College Access Isn’t A Program; It’s an Atmosphere  There are some programs counselors can run without anyone else’s assistance, but creating a college-going atmosphere simply isn’t one of them. We may be the masters of college awareness, but students knowing which college they like best means nothing if they don’t have the skills and attitude necessary to make the most of the college experience.  That’s largely built in the classroom, through extracurricular activities, and in conversations about learning that need to go on outside the counseling office in order for students to truly be college ready.

It’s important for counselors to have strong relationships directly with teachers, but when it comes to integrating college readiness into every assignment, building time in the annual schedule for events like College Application Week, and sending the right message about the role of college to parents, principals can move the college access needle as no one else can.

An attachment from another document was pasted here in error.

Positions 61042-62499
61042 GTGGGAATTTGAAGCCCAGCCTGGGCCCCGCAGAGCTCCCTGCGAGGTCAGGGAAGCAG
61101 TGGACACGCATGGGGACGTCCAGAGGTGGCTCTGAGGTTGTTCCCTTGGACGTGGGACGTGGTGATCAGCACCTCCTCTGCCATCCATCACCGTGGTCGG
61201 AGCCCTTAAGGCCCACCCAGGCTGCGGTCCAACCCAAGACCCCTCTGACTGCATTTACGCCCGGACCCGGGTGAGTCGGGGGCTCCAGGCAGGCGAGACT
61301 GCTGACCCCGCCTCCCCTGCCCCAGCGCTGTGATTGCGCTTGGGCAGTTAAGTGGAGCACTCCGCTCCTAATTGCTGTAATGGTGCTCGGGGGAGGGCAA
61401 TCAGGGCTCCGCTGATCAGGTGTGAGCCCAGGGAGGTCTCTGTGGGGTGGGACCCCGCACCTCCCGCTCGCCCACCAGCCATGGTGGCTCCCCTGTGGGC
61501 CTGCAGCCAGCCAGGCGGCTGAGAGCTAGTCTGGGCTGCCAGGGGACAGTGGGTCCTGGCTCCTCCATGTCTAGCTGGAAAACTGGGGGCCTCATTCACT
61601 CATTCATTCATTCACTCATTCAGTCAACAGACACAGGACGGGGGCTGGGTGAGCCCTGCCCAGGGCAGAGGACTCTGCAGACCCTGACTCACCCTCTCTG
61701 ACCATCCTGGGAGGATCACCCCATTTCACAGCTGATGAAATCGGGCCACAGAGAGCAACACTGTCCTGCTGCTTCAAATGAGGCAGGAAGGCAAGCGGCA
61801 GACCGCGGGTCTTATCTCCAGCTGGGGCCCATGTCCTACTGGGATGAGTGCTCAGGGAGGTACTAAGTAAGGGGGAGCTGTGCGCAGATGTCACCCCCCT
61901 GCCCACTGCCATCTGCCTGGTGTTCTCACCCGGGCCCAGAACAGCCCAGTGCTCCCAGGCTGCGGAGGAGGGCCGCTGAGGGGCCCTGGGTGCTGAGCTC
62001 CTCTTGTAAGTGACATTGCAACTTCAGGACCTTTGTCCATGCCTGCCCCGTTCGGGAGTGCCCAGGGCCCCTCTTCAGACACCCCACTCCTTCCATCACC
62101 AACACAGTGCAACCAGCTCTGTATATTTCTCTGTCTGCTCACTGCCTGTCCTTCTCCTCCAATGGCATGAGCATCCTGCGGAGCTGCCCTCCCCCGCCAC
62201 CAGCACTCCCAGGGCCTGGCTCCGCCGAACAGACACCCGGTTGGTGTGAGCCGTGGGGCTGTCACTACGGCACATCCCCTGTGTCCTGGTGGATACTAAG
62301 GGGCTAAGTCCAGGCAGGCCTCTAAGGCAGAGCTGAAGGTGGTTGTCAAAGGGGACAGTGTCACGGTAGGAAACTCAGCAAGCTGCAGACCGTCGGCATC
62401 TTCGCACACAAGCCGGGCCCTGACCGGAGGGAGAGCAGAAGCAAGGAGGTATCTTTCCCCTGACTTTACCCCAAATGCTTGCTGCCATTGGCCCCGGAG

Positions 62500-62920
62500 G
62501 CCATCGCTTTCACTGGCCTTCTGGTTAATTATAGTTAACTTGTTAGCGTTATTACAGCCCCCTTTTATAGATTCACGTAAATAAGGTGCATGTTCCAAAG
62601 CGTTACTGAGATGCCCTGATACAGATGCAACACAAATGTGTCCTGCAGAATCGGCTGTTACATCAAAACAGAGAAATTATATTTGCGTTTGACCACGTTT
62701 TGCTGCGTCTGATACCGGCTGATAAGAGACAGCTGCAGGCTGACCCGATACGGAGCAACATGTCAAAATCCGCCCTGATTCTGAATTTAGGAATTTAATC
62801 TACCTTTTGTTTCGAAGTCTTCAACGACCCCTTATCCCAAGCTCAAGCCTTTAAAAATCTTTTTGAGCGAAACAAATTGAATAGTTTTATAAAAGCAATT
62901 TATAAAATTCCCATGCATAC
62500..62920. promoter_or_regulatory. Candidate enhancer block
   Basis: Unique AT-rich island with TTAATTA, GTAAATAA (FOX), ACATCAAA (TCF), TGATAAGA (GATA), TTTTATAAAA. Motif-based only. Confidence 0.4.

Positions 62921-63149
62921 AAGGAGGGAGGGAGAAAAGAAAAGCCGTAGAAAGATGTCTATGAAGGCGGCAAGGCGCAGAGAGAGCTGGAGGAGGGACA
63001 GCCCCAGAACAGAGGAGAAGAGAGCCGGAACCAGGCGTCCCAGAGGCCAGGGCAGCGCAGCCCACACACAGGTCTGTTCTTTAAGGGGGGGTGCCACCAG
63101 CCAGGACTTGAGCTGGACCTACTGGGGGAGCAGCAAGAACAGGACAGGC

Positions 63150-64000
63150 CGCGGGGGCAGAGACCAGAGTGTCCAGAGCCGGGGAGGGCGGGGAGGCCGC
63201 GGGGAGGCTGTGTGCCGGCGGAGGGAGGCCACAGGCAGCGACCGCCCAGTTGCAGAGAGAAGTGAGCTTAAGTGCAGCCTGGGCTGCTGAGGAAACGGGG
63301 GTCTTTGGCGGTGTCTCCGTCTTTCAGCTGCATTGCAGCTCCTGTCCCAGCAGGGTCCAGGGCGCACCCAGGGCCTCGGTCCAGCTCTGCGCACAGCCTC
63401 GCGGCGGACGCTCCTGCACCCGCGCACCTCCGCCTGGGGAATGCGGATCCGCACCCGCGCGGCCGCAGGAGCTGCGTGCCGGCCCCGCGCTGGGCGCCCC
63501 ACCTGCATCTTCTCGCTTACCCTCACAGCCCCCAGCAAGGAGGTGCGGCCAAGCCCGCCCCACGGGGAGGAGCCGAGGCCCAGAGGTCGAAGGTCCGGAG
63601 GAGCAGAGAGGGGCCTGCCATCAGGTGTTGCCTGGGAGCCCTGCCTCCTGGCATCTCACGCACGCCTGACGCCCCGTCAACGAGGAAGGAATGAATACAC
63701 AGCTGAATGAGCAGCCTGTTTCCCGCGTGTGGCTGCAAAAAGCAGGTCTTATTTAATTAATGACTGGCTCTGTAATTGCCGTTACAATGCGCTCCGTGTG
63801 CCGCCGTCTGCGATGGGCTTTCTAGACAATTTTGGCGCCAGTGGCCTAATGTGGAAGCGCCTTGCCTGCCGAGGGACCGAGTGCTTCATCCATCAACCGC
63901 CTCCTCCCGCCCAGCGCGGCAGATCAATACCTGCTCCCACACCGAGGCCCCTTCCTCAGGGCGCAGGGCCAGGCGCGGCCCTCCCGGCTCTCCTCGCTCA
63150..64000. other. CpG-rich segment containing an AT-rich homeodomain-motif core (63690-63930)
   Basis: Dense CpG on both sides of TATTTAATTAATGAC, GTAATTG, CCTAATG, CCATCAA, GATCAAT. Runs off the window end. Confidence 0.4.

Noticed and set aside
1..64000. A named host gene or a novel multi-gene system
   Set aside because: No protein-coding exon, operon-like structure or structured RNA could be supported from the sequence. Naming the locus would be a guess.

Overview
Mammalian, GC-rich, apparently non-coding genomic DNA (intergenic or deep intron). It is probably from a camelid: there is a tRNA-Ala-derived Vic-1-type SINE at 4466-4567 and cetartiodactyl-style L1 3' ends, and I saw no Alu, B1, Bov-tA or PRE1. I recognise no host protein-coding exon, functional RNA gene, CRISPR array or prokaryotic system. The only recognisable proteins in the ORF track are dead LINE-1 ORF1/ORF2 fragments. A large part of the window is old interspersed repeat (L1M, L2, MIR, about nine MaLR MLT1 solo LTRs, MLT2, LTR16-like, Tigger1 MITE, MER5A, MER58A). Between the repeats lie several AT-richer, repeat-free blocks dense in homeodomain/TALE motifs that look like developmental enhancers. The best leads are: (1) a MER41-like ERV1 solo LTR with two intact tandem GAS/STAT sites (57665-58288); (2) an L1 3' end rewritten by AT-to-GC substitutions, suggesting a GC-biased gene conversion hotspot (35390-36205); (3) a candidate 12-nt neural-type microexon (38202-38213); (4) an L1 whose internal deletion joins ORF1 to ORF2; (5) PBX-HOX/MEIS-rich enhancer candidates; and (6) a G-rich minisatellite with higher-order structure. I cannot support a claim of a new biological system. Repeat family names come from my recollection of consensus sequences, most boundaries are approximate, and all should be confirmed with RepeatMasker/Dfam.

Your Principal is Your Boss  It’s also important to remember that principals control the one commodity counselors never have enough of—time.  From assigning tasks like schedule changes and test administration to creating policies for when colleges can visit your students, principals play a significant role in deciding what gets done in the college curriculum, when it gets done, and what doesn’t get done.  Any college program that requires more counseling time, or more building resources, ultimately happens only with your principal’s OK—and it will only get done successfully with their enthusiastic OK.  Give your administrators take a personalized tour of your college counseling curriculum.

Your Principal is Well Connected  A growing body of research shows that an effective college-going culture is best created in the community, not just in the school.  Since the principal is seen as the face of the school in the larger community, it’s essential counselors make the most of the relationships principals have with business leaders, the local media, faith leaders in the community, and heads of area government.  A world of partnerships, internships, job shadowing, professional connections, and program resources await the counselor who builds strong bonds with caring community members, and that relationship begins through the principal’s office.